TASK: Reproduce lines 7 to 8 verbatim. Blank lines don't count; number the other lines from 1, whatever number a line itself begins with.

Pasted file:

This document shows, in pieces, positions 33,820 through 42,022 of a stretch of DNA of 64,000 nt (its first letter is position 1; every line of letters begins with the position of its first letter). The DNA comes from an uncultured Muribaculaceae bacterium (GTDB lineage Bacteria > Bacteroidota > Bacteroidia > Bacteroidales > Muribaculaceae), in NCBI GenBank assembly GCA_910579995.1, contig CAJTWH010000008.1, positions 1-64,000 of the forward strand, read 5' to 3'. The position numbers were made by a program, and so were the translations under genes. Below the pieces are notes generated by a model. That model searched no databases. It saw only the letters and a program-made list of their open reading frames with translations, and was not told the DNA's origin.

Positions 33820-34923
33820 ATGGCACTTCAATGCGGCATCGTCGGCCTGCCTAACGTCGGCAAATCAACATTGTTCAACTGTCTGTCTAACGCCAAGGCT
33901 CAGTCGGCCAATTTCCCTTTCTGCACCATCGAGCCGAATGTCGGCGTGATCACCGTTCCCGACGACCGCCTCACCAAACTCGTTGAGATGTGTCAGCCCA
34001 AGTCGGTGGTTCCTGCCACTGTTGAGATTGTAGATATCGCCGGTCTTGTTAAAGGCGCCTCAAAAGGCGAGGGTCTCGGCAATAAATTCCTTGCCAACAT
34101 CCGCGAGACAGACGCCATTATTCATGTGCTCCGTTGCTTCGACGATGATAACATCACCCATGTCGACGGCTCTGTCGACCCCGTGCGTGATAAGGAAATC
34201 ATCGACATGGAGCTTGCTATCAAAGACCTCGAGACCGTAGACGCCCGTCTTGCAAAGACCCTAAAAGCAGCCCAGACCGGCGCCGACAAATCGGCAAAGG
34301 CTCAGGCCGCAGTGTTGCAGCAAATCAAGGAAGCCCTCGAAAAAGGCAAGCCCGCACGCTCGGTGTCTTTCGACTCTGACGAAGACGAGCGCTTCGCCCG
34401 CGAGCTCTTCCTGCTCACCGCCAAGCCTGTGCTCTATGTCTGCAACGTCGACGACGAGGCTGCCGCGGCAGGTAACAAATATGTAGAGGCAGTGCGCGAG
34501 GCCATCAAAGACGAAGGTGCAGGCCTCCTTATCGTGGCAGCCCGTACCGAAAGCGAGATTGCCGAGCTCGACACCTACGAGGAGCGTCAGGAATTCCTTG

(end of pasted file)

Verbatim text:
34201 ATCGACATGGAGCTTGCTATCAAAGACCTCGAGACCGTAGACGCCCGTCTTGCAAAGACCCTAAAAGCAGCCCAGACCGGCGCCGACAAATCGGCAAAGG
34301 CTCAGGCCGCAGTGTTGCAGCAAATCAAGGAAGCCCTCGAAAAAGGCAAGCCCGCACGCTCGGTGTCTTTCGACTCTGACGAAGACGAGCGCTTCGCCCG